New technologies and innovative program designs are combining to create energy-efficiency programs that can meet the aggressive saving targets many states are setting, according to a new report from the American Council for an Energy-Efficient Economy (ACEEE).
Frontiers of Energy Efficiency: Next Generation Programs Reach for High Energy Savings finds that these next-generation technologies and programs can potentially achieve and sustain savings as high as 27 percent of forecasted electricity use and 19 percent of forecasted natural gas use by 2030. “As our report shows, new technologies and practices plus new program approaches unlock further opportunities to achieve large energy savings,” said Dan York, ACEEE utilities program director, and lead-author of the report.
Energy-efficiency programs for utility customers have been in place for over three decades in many areas in the United States. In the last 10 years, policies establishing high, specific energy savings targets have contributed to significant growth of these programs. For example, increasingly stringent building codes and energy-efficiency standards for appliances and other technologies are moving baselines for energy-efficiency performance higher.
The challenge facing these programs over the next two decades is to continue to achieve and sustain high savings levels. Certain types of programs in particular are having difficulty achieving high participation rates. The report profiles technologies and programs that offer an answer to these concerns.
While savings opportunities exist for all types of customers, the report finds some of the greatest potential exists for renovations and retrofits of homes and commercial buildings. Lighting also remains a large source of energy savings along with building mechanical systems and a variety of electronics.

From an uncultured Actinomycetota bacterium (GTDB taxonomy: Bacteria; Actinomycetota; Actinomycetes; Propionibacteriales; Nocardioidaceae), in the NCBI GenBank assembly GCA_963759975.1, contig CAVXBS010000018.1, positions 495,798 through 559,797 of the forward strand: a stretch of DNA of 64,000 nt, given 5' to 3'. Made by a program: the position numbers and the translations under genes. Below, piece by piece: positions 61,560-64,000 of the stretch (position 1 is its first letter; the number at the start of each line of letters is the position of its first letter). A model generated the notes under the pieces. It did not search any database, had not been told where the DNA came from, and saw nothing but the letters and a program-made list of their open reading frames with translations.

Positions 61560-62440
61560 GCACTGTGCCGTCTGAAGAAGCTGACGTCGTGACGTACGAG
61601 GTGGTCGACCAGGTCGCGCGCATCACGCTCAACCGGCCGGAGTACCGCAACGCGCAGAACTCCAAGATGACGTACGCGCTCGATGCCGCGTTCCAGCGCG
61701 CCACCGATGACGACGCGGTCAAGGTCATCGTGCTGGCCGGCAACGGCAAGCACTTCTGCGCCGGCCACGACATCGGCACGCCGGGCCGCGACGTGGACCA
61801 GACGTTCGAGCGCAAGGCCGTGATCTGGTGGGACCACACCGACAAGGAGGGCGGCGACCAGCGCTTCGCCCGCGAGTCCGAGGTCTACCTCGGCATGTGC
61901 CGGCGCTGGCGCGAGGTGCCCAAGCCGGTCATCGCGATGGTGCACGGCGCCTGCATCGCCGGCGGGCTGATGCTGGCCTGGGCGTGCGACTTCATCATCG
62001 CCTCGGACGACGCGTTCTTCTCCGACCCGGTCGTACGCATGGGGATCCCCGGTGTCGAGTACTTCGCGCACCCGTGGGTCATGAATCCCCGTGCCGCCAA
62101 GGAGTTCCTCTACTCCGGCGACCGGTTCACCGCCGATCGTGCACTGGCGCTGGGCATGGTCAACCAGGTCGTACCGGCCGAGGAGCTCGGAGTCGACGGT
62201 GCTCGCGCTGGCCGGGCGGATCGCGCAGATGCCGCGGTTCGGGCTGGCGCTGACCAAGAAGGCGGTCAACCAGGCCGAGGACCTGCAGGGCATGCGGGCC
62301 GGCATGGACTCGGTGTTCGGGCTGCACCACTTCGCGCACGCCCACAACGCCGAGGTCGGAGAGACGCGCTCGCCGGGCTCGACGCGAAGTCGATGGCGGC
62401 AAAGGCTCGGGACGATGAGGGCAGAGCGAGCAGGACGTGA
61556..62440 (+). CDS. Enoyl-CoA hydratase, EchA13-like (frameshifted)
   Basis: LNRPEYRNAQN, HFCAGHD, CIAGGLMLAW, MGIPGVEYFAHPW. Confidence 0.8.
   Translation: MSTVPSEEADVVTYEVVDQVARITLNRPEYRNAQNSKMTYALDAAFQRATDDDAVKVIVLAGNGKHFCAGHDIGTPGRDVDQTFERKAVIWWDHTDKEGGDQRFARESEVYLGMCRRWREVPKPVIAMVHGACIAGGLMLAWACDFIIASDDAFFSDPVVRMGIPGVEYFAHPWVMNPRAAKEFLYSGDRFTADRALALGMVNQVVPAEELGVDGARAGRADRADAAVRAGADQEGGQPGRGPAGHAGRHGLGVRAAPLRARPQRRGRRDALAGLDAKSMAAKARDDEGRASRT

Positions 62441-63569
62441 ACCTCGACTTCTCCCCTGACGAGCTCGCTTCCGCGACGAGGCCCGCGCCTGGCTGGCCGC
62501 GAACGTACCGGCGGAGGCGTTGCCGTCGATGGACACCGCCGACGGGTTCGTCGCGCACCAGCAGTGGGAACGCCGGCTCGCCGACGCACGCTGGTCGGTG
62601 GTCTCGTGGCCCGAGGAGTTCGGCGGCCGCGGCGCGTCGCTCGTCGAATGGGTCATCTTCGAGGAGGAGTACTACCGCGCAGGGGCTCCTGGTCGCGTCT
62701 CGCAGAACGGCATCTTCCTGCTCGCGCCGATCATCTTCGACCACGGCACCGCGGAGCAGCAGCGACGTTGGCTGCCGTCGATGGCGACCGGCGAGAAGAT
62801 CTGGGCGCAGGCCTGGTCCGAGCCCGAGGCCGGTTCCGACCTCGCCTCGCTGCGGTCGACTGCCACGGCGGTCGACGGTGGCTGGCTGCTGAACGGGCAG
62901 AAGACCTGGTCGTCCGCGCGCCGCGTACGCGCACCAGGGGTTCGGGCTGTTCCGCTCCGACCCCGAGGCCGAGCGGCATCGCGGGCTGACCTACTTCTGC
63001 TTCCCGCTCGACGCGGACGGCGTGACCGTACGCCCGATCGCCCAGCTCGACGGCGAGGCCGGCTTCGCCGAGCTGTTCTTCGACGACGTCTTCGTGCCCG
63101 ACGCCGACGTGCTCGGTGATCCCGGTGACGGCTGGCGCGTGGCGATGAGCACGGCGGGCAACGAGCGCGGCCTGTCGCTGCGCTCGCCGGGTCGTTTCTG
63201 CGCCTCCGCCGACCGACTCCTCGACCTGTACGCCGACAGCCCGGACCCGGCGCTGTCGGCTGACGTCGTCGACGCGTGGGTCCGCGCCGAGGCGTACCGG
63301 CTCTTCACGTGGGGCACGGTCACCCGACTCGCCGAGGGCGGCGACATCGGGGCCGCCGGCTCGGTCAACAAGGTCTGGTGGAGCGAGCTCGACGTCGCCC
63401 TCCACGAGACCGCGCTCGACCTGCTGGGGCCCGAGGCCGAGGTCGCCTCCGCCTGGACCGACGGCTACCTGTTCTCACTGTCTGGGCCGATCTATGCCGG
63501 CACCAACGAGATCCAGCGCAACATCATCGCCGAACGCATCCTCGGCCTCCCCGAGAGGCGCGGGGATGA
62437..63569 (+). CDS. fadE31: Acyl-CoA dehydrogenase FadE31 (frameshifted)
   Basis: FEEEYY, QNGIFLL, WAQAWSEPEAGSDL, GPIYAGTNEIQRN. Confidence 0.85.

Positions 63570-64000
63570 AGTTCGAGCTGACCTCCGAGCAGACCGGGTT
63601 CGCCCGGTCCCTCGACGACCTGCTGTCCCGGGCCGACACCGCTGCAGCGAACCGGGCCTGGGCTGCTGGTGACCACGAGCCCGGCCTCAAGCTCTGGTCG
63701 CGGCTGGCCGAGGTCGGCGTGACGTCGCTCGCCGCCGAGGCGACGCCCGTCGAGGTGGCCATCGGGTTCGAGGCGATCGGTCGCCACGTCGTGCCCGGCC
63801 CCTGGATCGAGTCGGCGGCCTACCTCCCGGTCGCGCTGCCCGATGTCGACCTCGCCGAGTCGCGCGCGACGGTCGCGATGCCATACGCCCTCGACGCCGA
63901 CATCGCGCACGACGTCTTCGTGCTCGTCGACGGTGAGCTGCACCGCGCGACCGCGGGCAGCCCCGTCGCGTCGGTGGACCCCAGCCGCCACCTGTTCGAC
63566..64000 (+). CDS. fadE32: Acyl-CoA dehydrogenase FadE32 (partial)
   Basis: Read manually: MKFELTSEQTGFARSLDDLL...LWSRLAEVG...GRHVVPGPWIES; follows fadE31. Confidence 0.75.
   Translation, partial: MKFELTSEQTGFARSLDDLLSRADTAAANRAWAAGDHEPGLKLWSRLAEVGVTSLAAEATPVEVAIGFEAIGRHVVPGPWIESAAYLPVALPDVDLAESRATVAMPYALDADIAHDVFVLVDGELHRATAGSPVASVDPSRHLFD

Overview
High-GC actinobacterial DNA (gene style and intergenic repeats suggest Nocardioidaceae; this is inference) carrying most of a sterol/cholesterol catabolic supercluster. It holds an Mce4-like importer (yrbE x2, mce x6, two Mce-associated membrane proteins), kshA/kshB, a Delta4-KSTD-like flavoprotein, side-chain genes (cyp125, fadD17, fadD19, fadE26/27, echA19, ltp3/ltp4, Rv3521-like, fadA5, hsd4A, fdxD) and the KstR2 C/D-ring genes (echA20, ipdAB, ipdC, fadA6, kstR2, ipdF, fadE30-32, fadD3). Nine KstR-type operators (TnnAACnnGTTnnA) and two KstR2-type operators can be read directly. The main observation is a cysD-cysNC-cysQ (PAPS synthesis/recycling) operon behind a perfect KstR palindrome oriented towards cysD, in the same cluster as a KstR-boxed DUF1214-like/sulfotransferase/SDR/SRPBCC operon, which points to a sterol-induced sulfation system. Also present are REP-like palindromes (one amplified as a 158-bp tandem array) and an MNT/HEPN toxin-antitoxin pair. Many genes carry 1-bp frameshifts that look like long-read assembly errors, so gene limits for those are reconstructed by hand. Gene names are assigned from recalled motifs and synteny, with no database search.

Reaching more customers is another direction for next generation programs. Better data analytics improve understanding of more narrowly defined customer segments, enabling program administrators to focus incentives and marketing. Programs serving historically hard-to-reach customers, such as multifamily housing residents and manufactured home owners, are finding more success.
Another clear trend across program portfolios is an emphasis on better understanding customer behavior and motivations. Utilities are using such insights to design programs that engage greater numbers of customers to take actions that save energy.
The report examines a total of 22 different program types and concepts, from residential lighting to commercial buildings to industrial processes, along with a wide range of energy-efficiency technologies, including light-emitting diode (LED) lighting; high-efficiency heating, ventilation, and air-conditioning (HVAC) equipment; and combined heat and power (CHP) systems. The authors interviewed a large number of experts on customer programs and technologies, and collected numerous examples of these leading principles and practices in action.
Maggie Molina, ACEEE state policy senior manager and report co-author, called the report a valuable resource for utilities looking to help consumers save money by using less energy. “With a wealth of information on the leading edge of program designs and energy-efficiency technologies, this report shows that program designers have an increasing number of options to achieve greater energy efficiency,” she said. Source: American Council for an Energy Efficient Economy, 1/9/13